A ship is a large buoyant watercraft. Ships are generally distinguished from boats based on size, shape and cargo or passenger capacity. Ships are used on lakes, seas,rivers,and oceans for a variety of activities, such as the transport of people or goods, fishing, entertainment, public safety, and warfare. Historically, a "ship" was a sailing vessel with at least three square-rigged masts and a full bowsprit.
In armed conflict and in daily life, ships have become an integral part of modern commercial and military systems. Fishing boats are used by millions of fishermen throughout the world. Military forces operate vessels for naval warfare and to transport and support forces ashore. Commercial vessels, nearly 35,000 in number, carried 7.4 billion tons of cargo in 2007. As of 2011, there are about 104,304 ships with IMO numbers in the world.
Ships were always a key in history's great explorations and scientific and technological development. Navigators such as Zheng He spread such inventions as the compass and gunpowder. Ships have been used for such purposes as colonization and the slave trade, and have served scientific, cultural, and humanitarian needs. After the 16th century, new crops that had come from and to the Americas via the European seafarers significantly contributed to the world population growth.Ship transport has shaped the world's economy into today's energy-intensive pattern.
A ship is a large vessel that floats on water, specifically the ocean and the sea.
Ship or ships may also refer to:
In the arts:
The fictional A.I. entity originally known as Ship has appeared in several incarnations in the Marvel Universe. At times controlled by both the X-Men and their enemies, the sentient A.I. has at times been installed in the core of a Celestial starship, two space stations, and a techno-organic being. It is not related to Star-Lord's "Ship".
Ship's A.I. was created untold millennia ago by the Celestials as the operating system for a data collection device. The Celestials had genetically manipulated humanity, and they left the Ship in the area that would come to be known as Mongolia to monitor humanity's progress.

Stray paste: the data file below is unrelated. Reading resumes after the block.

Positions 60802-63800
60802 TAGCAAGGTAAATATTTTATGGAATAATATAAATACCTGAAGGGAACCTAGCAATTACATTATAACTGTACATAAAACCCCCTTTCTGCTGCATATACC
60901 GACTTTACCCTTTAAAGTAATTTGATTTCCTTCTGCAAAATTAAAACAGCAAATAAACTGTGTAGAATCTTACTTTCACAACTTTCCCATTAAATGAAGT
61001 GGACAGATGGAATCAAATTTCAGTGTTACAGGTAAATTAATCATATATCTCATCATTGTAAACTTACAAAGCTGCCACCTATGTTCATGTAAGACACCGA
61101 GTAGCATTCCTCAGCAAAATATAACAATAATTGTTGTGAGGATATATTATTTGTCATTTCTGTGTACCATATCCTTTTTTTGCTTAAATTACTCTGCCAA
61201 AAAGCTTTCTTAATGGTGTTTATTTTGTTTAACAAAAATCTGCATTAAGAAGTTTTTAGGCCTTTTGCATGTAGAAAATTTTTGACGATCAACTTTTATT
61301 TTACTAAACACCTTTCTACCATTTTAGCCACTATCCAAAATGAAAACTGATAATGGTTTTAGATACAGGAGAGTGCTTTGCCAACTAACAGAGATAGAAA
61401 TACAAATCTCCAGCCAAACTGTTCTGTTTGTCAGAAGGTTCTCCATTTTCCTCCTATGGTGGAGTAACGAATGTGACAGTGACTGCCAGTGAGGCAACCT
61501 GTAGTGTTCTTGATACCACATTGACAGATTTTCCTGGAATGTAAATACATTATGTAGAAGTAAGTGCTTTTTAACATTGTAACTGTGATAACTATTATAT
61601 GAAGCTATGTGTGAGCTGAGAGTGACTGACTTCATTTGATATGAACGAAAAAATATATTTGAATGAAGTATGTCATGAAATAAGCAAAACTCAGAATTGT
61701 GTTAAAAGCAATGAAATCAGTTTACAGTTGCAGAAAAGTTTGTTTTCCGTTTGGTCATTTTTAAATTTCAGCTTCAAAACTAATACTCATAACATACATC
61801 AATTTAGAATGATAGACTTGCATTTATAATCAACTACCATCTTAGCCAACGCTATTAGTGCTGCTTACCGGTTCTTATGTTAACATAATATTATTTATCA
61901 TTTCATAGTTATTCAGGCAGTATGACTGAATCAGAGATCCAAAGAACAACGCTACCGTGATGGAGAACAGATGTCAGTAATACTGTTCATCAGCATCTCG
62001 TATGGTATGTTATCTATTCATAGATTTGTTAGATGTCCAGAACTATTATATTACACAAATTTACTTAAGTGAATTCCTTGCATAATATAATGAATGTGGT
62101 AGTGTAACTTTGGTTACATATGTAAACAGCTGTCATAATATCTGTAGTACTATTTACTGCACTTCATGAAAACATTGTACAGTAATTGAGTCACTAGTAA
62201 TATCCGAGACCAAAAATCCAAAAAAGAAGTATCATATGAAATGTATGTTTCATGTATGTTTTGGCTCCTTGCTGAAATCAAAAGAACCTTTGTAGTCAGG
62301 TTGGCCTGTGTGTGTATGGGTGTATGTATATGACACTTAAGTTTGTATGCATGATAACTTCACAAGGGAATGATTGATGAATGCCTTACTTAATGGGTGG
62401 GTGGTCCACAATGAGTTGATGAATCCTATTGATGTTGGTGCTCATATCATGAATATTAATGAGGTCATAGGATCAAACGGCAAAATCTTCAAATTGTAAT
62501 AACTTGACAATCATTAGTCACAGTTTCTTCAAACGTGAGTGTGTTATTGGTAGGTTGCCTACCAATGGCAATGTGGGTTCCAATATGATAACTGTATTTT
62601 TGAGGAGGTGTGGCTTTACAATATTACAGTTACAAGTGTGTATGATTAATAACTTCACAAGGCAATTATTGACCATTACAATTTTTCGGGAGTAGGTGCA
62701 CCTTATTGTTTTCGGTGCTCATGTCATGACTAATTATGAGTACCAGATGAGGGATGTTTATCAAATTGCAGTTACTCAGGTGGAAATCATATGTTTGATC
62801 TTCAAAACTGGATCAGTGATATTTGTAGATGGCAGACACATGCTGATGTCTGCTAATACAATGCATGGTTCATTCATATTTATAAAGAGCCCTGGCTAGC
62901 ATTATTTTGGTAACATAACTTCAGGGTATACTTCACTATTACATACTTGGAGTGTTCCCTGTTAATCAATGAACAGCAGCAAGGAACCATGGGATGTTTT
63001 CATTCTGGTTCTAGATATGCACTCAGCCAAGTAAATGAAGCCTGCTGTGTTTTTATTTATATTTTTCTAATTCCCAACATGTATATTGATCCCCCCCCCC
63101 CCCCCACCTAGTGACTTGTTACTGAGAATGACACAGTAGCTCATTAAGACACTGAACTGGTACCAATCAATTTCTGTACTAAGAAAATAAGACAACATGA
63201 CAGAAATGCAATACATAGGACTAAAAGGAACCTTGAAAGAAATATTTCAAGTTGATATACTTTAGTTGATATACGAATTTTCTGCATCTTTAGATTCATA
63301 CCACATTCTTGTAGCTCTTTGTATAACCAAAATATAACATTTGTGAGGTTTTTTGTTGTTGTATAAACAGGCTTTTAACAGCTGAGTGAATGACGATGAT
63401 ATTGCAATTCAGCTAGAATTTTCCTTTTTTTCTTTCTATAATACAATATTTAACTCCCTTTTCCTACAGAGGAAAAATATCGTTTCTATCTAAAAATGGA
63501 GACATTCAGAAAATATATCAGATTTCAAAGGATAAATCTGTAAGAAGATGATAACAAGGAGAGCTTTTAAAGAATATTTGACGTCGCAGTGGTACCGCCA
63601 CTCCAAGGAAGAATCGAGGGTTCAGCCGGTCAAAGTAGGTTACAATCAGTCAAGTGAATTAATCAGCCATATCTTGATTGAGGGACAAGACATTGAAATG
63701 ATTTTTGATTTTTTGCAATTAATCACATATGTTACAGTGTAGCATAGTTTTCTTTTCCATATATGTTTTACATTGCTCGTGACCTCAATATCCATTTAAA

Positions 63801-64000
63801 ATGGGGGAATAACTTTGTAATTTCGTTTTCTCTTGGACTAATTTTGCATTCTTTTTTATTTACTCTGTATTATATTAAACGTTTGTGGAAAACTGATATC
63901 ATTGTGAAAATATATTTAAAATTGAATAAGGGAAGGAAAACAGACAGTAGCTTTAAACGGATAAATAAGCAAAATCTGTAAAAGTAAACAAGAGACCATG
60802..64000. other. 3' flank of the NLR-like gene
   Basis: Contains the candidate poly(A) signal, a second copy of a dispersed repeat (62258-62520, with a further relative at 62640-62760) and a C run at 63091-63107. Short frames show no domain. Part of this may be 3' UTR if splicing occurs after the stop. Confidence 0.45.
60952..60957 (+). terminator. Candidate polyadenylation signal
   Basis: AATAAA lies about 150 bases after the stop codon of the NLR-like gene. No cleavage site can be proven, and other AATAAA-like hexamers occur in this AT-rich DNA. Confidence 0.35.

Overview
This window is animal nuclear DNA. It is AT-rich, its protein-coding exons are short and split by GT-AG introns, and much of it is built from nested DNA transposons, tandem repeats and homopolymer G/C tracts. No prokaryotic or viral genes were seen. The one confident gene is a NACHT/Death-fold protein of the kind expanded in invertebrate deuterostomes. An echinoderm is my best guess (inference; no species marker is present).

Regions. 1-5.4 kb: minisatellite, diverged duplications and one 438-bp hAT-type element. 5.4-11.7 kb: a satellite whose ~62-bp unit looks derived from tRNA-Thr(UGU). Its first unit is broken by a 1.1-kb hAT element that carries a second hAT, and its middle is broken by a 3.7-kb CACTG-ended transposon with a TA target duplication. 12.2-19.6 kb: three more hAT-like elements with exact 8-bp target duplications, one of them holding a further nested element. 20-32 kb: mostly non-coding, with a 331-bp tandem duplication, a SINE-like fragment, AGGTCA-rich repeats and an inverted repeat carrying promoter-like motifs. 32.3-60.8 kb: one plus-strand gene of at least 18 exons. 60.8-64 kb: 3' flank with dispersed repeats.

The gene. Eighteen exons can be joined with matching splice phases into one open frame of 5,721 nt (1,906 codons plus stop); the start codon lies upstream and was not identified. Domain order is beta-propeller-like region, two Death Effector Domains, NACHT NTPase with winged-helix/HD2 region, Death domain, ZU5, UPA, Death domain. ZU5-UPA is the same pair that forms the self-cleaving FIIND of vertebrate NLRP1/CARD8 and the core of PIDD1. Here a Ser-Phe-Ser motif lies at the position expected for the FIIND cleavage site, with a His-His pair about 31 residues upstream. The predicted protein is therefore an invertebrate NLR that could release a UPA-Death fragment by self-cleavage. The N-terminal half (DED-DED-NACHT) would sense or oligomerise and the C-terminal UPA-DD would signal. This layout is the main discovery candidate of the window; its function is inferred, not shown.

Circa 1100 A.D., a Mongolian immortal known as Garbha-Hsien (later known as Saul), discovered the Ship and lived next to it while he researched its mysteries. Saul never attempted to enter the Ship.
In time, the Egyptian immortal En Sabah Nur learned of Saul and sought him out as another immortal. In a confrontation, En Sabah Nur slew all of Saul's guards. Saul then sought to humble his fellow "forever-walker" by revealing the secret titanic vessel. Having had previous experience with futuristic technology due to his encounters with Rama-Tut, Nur attacked Saul and left the other immortal for dead and entered the Ship. He emerged later as a vastly changed being who now called himself Apocalypse.
Board or Boards may refer to:
In duplicate bridge, a board is an item of equipment that holds one deal, or one deck of 52 cards distributed in four hands of 13 cards each. The design permits the entire deal of four hands to be passed, carried or stacked securely with the cards hidden from view in four pockets. This is required for duplicate bridge tournaments, where the same deal is played several times and so the composition of each hand must be preserved during and after each play of each deal.
Each board is usually marked with the following information: board number – (usually in the sequence '1' to '32') identifies the deal and helps to order the play of multiple deals; compass directions – used to match the four hands to the four players at a table; dealer – designates which player is the "dealer"; this designates the player who is to make the first call of the auction; vulnerability – often represented by color code: a "vulnerable" partnership is usually shown in red and a "not vulnerable" partnership in green, white or no color. Most designs include a slot or pocket to hold a paper travelling score sheet.
The board-foot is a specialized unit of measure for the volume of lumber in the United States and Canada. It is the volume of a one-foot length of a board one foot wide and one inch thick.
Board-foot can be abbreviated FBM (for "foot, board measure"), BDFT, or BF. Thousand board-feet can be abbreviated as MFBM, MBFT, or MBF. Similarly, million board-feet can be abbreviated as MMFBM, MMBFT, or MMBF.
In Australia and New Zealand the term super foot or superficial foot was used to mean the same.
One board-foot equals:
Board foot is the unit of measure for rough lumber (before drying and planing with no adjustments) or planed/surfaced lumber. An example of planed lumber is softwood 2 × 4 lumber one would buy at a large lumber retailer. The 2 × 4 is actually only 1 1⁄2 in × 3 1⁄2 in (38 mm × 89 mm) but the dimensions for the lumber when purchased wholesale could still be represented as full 2 × 4 lumber, although the "standard" can vary between vendors. This means that nominal lumber includes air space around the physical board when calculating board feet in some situations, while the true measurement of "board feet" should be limited to the actual dimensions of the board.